Bennett identified the fault using a technique called geodesy, which records the positions of rocks at a given time—similar to the way geographic positioning systems track people or objects.
Some of Bennett's colleagues in Croatia started taking geodetic measurements in 1994.
In 2005 and 2007 Bennett and his team repeated those measurements and began to realize that the ground motions had the telltale pattern of a thrust fault—a geologic feature where one plate moves up and over another.
"Then we started to put the pieces together," Bennett said.
"We recognized the long-term relationship between the fault and the islands and the mountains. It all began to make sense."
The team describes their results in the January issue of the journal Geology.
Chuck DeMets is a geologist at the University of Wisconsin, Madison, who was not involved with the study.
He noted that scientists already knew about the existence of multiple faults in Croatia.
"Bennett and his co-authors demonstrate that it is conceivable that a single master fault underlies these other faults and show that their data are adequately fit by this model," DeMets said.
"Additional observations may well show such a model to be overly simplistic, in which case the proposed master fault may not exist," he continued.
"However, they are already collecting additional data that will allow them to test their new model and possibly more complex models."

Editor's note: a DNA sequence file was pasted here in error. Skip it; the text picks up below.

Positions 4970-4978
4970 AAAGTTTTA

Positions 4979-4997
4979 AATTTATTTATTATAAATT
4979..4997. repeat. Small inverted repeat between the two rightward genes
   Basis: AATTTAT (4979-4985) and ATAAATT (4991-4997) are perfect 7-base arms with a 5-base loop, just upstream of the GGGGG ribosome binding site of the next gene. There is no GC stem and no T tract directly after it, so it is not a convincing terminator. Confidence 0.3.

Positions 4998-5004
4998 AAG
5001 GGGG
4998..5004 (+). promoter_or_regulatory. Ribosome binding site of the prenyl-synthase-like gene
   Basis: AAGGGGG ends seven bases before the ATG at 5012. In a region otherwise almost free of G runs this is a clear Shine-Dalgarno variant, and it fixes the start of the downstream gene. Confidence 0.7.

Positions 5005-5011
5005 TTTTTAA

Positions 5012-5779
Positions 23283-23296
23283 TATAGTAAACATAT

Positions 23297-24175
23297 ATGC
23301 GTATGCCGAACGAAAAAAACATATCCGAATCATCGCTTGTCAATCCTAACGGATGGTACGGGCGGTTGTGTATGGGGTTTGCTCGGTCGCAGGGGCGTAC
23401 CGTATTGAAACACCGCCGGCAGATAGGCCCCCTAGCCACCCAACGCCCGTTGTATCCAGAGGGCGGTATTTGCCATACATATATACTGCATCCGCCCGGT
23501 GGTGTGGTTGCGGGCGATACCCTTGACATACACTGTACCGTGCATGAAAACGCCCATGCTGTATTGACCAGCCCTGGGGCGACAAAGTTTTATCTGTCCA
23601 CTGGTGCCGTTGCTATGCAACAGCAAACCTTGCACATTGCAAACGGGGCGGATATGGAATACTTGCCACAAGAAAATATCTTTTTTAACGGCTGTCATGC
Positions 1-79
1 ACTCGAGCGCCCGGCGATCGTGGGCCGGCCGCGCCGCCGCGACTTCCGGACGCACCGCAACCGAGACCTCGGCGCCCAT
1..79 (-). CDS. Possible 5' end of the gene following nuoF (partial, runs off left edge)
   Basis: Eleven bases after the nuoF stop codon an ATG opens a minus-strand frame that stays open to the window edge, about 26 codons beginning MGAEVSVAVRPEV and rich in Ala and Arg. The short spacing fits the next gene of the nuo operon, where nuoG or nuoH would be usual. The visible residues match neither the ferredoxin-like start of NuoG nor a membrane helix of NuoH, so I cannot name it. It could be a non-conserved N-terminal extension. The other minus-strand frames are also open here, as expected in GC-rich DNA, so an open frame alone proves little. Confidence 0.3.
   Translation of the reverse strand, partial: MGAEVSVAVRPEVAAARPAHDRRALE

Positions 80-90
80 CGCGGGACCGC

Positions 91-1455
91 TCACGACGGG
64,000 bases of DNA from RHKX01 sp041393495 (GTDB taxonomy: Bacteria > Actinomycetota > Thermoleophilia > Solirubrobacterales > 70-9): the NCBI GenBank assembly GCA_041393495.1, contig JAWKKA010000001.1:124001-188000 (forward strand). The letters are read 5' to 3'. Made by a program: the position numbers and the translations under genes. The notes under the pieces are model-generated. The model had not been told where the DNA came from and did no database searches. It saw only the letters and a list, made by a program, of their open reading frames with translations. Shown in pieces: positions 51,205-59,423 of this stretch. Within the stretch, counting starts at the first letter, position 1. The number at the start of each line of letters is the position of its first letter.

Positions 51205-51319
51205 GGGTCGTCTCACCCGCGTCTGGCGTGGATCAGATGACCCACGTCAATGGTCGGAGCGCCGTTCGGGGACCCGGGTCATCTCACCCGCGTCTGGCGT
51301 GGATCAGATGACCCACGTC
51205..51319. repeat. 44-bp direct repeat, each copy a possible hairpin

In the meantime, the new finding should be considered when gauging the region's earthquake and tsunami potential, the scientists suggest.
Previous calculations to assess these possibilities did not consider this fault to be active.
"We do not know, given the current data, whether or not the fault along which the motions take place is accumulating strain that will be released during a large future earthquake, or alternatively whether the strain is accommodated without earthquakes," study author Bennett said.
(Related news: "San Andreas Fault May Be Rare Quake 'Superhighway'" [August 16, 2007].)
"All indications are that the fault could produce a very large earthquake, but additional research is required to confirm this result," he said.
"If the fault is capable of producing very large earthquakes, it could also be capable of generating a tsunami, because the fault is underwater."
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